“I learned a lot from Martin’s sous chef, about cooking in a restaurant kitchen and seasoning. It is so different from home cooking. Home cooking is a lot more relaxed, less formal, less rushed – you can change the dish halfway through. In a commercial kitchen, time is money and you have to make sure the dish is identical to the last time the customer ate it. There’s not much flexibility with flavours.
“I did struggle at times in the commercial kitchen environment because I wasn’t as fast as the other chefs. It’s a lot of multi-tasking – doing eight different dishes at once, looking ahead to see what’s coming up so you have the things you need. Making sure that your entrees go out to that table altogether and the mains to another one.”
Elizabeth still continued cooking lunches at the Newlands Community Centre while she was cheffing. “I only stopped two years ago when my dad died, after I’d done it for six years.”
“I wish I’d been able to work at Bosley’s for longer, he’s an amazing chef and person; unfortunately he went into liquidation.” Elizabeth moved to another job with the Nourish Group, which owned Shed 5 and Crab Shack. “Bosley’s was only open for dinner, so it wasn’t as gruelling as Shed 5 (above), which is open for lunch and dinner. They were long days – I started at 10am at Shed 5 and sometimes didn’t finish until 1am. You get up next day and do it all over again.”
“The chefs worked at those two restaurants at the same time. We’d do fine dining for a month or two, then casual seafood, and then I did desserts for both restaurants on pastry section. It’s very hard on your body and mentally challenging; you’ve got to be really fast, the pace is insane. It’s a similar rush to performing onstage – hard work but fun.”
Eventually Elizabeth had to have surgery for carpal tunnel syndrome. “I started teaching people how to cook and doing stuff for friends, and wound up making more money doing my own stuff than working 80-something hours in a commercial kitchen. I was old enough to be everyone’s mum – it was a no-brainer.”
Making her own business
“I started doing masterclasses, renting commercial kitchen space in the Crave Cooking School; I also cooked in people’s homes and in community centres. Cooking in different kitchens is fun, it keeps you on your toes.” Elizabeth had started making her alcoholic cakes for a friend’s birthday, before she was on MasterChef.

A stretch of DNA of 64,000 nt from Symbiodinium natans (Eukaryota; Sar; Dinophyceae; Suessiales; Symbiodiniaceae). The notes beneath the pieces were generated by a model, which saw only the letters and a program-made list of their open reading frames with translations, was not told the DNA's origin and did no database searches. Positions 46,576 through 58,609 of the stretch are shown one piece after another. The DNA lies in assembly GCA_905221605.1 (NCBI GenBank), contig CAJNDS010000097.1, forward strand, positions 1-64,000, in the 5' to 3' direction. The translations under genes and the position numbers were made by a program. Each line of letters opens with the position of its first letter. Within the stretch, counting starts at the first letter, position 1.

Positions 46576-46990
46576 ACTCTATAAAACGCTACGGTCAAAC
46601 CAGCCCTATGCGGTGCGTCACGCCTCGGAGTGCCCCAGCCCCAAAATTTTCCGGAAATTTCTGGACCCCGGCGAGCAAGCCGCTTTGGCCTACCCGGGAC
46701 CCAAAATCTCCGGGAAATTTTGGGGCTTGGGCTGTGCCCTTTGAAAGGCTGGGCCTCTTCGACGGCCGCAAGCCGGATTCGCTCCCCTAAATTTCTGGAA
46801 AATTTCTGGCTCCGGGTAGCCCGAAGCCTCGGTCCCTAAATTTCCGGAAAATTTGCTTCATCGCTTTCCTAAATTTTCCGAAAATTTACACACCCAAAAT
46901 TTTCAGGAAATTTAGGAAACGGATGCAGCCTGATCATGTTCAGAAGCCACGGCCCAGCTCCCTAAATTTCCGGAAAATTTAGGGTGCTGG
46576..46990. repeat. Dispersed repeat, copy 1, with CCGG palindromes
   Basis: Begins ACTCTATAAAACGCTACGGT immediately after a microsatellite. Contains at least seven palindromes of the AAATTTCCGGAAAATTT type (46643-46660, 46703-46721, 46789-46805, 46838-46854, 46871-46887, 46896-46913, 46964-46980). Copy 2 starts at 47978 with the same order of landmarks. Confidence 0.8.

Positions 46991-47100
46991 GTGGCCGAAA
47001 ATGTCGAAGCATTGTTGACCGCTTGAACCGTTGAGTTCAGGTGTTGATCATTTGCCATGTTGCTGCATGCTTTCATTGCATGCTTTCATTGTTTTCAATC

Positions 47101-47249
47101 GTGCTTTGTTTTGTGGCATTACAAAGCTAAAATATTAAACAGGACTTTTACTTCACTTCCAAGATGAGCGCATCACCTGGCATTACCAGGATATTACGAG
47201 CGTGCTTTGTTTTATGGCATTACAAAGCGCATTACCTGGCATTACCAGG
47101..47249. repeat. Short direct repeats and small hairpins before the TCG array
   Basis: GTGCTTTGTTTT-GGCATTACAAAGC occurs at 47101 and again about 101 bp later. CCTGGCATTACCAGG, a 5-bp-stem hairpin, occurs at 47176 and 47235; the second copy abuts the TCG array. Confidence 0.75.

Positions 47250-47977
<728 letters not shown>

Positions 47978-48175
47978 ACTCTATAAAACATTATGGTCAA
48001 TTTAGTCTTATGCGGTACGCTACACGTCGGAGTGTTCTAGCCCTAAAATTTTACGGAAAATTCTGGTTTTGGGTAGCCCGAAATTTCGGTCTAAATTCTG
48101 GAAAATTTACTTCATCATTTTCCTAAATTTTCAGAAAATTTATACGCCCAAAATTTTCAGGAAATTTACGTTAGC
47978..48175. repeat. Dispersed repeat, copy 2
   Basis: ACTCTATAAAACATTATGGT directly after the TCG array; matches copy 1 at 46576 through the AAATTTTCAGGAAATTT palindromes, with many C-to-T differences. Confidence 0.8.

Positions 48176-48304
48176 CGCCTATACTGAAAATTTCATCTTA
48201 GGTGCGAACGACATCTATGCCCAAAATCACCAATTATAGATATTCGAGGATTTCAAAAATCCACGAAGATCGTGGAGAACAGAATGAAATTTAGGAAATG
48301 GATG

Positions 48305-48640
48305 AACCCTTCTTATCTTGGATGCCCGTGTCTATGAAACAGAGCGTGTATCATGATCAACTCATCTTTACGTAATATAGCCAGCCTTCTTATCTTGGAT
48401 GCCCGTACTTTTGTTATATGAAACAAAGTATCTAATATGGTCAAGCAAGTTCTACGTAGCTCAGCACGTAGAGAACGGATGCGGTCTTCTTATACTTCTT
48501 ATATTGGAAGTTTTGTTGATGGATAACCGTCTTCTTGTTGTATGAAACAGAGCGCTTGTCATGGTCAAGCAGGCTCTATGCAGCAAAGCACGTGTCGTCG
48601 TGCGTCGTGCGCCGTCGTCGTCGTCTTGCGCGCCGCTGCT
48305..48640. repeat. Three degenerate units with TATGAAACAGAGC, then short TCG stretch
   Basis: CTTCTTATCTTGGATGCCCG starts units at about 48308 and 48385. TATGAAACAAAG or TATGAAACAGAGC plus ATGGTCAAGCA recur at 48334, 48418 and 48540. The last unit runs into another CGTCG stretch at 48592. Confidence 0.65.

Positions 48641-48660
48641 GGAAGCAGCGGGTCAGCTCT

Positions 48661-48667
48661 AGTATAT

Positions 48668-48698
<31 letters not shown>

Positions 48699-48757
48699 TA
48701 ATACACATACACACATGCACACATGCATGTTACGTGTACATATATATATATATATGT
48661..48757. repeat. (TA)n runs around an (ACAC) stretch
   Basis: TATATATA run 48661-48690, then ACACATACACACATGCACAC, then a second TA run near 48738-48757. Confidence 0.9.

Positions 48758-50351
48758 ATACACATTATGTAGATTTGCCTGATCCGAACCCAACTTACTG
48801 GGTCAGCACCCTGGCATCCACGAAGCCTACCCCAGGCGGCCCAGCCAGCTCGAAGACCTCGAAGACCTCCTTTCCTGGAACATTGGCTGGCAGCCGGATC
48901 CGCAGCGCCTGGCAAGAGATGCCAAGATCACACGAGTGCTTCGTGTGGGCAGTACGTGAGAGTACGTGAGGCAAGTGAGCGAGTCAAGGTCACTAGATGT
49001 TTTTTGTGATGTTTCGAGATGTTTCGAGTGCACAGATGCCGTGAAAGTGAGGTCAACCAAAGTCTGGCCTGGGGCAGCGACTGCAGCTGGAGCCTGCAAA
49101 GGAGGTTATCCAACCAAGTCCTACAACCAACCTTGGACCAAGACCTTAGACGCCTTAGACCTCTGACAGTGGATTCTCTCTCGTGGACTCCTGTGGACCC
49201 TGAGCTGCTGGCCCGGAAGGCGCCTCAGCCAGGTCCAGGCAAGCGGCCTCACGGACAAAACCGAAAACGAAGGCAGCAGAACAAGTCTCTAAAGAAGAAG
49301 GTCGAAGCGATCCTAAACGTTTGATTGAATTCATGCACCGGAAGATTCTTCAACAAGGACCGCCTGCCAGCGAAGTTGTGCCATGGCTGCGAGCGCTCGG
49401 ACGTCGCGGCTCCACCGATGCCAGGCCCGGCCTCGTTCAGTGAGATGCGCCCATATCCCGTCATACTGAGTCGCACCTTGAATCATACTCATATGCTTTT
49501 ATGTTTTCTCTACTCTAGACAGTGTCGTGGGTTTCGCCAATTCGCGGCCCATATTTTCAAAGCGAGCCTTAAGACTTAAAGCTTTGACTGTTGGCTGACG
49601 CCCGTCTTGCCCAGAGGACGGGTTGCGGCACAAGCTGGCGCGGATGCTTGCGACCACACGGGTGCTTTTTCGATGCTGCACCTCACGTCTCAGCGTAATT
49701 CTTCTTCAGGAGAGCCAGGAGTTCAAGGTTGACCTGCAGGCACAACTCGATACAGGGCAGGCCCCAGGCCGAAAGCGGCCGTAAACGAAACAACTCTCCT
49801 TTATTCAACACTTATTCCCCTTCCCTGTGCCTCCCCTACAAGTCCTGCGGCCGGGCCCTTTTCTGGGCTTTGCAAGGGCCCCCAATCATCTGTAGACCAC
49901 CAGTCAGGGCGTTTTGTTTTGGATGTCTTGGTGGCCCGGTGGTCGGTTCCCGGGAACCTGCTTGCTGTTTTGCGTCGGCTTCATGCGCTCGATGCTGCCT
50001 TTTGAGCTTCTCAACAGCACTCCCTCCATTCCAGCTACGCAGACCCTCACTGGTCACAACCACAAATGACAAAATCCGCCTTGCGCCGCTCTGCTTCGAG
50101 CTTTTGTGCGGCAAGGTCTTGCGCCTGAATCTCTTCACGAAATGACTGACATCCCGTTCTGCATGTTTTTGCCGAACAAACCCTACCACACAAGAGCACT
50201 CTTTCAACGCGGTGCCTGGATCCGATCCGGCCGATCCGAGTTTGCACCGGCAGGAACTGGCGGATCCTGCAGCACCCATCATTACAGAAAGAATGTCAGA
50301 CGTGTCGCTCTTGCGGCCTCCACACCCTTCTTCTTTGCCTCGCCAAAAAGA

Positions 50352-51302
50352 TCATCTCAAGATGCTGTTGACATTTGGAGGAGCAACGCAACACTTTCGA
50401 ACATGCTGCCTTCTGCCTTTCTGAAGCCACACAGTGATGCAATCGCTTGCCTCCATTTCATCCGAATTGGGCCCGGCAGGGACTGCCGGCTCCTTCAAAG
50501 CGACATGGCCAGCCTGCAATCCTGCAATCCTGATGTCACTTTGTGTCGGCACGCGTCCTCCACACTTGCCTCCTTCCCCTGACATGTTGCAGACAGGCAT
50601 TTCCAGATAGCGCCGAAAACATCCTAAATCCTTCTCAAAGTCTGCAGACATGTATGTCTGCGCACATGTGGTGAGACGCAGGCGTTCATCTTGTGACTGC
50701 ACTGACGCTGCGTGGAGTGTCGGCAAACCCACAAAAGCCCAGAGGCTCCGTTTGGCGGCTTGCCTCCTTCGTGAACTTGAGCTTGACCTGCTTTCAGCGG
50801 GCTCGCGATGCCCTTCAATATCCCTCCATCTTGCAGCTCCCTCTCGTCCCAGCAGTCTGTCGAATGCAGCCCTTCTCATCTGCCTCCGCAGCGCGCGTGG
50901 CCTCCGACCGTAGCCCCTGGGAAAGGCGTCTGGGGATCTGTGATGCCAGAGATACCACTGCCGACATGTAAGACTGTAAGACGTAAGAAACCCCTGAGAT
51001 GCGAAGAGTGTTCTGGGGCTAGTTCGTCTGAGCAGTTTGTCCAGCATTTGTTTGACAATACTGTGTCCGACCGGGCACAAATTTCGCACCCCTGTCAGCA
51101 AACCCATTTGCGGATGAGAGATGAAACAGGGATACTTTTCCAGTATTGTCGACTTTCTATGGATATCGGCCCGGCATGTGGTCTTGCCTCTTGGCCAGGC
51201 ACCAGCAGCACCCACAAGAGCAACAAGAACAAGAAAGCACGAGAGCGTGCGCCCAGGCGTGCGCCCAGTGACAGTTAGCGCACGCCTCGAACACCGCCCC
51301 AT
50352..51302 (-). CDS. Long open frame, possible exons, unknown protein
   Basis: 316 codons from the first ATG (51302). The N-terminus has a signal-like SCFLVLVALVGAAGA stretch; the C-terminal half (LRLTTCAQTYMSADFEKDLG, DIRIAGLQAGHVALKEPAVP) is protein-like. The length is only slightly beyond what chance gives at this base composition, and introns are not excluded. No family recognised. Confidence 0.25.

“She doesn’t like cake and loves bourbon, so I made her a bourbon chocolate cake and she loved it. The alcohol is one of the ingredients, not just drizzled over. You can’t taste some of the alcohols, but it makes a real difference. Friends started asking me for birthdays, and then I started selling them at the city artisan market at Schaffers’ Dock every Sunday.”
Elizabeth is also testing recipes for “a lot of ‘free-from’ snacks and items for sale in Commonsense Organics and other places. I’ve always had family and friends who have to avoid certain foods.”
“It used to really frustrate me that people who couldn’t eat certain things were ostracised and had to eat by themselves, so I taught myself how to create those things. In those days all the gluten-free stuff tasted like crap and all the vegan stuff was horrid.”
“I’ve re-invented all my friends’ favourite dishes and classics that they couldn’t have because of things like Crohn’s and Coeliac disease, so they actually tasted good. I knew they were good if I tested them out on my flatmate and workmates who didn’t have allergies, without telling them. I like people being able to eat all together and feel included – it’s not rocket science.”
Elizabeth’s voluntary work remains largely food-oriented. She has been involved with Good Bitches Baking since a friend started it four years ago. “We bake for people in need; it’s about spreading kindness for people going through a rough time. A treat or a cake for the neonatal ward or Women’s Refuge lets people know there are bakers out there who care about them. Sometimes I bake once a week, sometimes once a month, usually during the week.”
She’s also part of a related group teaching long-term male prisoners at Rimutaka Prison how to bake, as they prepare to leave prison. “We just did a six-week pilot in July/August with six guys, and we’re hoping to continue it – it was received very positively. I was one of the teachers; we have one teacher per prisoner and a floater or two, up to eight bakers at a time from a roster of 12.”
Elizabeth came out when she was 28. “In my US high school I was part of the gay-straight alliance – I always thought I was the straight one! I’d had an experience with one of my best friends – I thought everyone fell in love with their best friends, that it was part of growing up. All I knew about lesbians was that they looked like boys and I didn’t fit into that mould – I didn’t look gay and didn’t dress butch. I was so naïve.”
“One of my friends was one of the first openly lesbian girls at high school when I was 14. She held hands with her new girlfriend, and kids got stones from outside and threw them at her. I thought it wasn’t right to ostracise people and treat them differently, so I got involved with GSA. We had about six to 12 in the group, we met regularly to talk. The straights in the group looked out for bullying and stood up for our gay friends. It was a upper middle-class White Catholic/Jewish community.”